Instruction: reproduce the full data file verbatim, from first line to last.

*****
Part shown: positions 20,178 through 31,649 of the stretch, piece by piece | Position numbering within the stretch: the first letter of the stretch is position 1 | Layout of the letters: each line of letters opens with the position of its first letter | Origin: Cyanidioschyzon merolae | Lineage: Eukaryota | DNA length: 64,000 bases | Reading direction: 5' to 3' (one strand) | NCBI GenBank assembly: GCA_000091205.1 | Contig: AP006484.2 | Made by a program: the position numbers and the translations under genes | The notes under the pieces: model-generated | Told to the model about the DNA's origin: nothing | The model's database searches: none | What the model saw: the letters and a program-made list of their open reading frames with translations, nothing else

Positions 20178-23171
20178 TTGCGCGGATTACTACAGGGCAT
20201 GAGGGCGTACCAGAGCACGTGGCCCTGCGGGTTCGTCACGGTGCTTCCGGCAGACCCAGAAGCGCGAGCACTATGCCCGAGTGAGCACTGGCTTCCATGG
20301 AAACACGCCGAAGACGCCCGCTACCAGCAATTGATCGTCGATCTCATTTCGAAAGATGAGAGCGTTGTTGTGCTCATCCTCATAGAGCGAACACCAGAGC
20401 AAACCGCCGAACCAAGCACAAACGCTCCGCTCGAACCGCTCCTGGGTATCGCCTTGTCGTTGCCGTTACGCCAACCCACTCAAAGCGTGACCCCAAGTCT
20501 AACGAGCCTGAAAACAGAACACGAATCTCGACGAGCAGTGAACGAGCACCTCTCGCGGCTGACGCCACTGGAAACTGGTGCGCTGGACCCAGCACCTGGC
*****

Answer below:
Part shown: positions 20,178 through 31,649 of the stretch, piece by piece | Position numbering within the stretch: the first letter of the stretch is position 1 | Layout of the letters: each line of letters opens with the position of its first letter | Origin: Cyanidioschyzon merolae | Lineage: Eukaryota | DNA length: 64,000 bases | Reading direction: 5' to 3' (one strand) | NCBI GenBank assembly: GCA_000091205.1 | Contig: AP006484.2 | Made by a program: the position numbers and the translations under genes | The notes under the pieces: model-generated | Told to the model about the DNA's origin: nothing | The model's database searches: none | What the model saw: the letters and a program-made list of their open reading frames with translations, nothing else

Positions 20178-23171
20178 TTGCGCGGATTACTACAGGGCAT
20201 GAGGGCGTACCAGAGCACGTGGCCCTGCGGGTTCGTCACGGTGCTTCCGGCAGACCCAGAAGCGCGAGCACTATGCCCGAGTGAGCACTGGCTTCCATGG
20301 AAACACGCCGAAGACGCCCGCTACCAGCAATTGATCGTCGATCTCATTTCGAAAGATGAGAGCGTTGTTGTGCTCATCCTCATAGAGCGAACACCAGAGC
20401 AAACCGCCGAACCAAGCACAAACGCTCCGCTCGAACCGCTCCTGGGTATCGCCTTGTCGTTGCCGTTACGCCAACCCACTCAAAGCGTGACCCCAAGTCT
20501 AACGAGCCTGAAAACAGAACACGAATCTCGACGAGCAGTGAACGAGCACCTCTCGCGGCTGACGCCACTGGAAACTGGTGCGCTGGACCCAGCACCTGGC